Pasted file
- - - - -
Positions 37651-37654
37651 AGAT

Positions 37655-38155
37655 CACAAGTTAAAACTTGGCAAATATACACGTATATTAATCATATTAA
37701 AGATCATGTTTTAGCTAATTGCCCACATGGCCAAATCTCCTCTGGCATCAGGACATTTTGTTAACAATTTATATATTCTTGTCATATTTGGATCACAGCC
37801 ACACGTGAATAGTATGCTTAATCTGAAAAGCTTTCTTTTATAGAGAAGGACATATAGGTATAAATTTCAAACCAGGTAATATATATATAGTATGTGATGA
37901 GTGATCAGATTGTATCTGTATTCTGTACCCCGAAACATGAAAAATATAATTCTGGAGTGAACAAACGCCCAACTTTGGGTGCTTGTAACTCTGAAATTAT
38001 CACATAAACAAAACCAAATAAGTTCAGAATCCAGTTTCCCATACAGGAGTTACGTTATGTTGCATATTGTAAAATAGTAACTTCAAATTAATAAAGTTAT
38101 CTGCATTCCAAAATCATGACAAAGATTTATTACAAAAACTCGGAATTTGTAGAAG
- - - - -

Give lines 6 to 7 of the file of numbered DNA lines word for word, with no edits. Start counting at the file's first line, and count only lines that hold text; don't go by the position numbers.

37801 ACACGTGAATAGTATGCTTAATCTGAAAAGCTTTCTTTTATAGAGAAGGACATATAGGTATAAATTTCAAACCAGGTAATATATATATAGTATGTGATGA
37901 GTGATCAGATTGTATCTGTATTCTGTACCCCGAAACATGAAAAATATAATTCTGGAGTGAACAAACGCCCAACTTTGGGTGCTTGTAACTCTGAAATTAT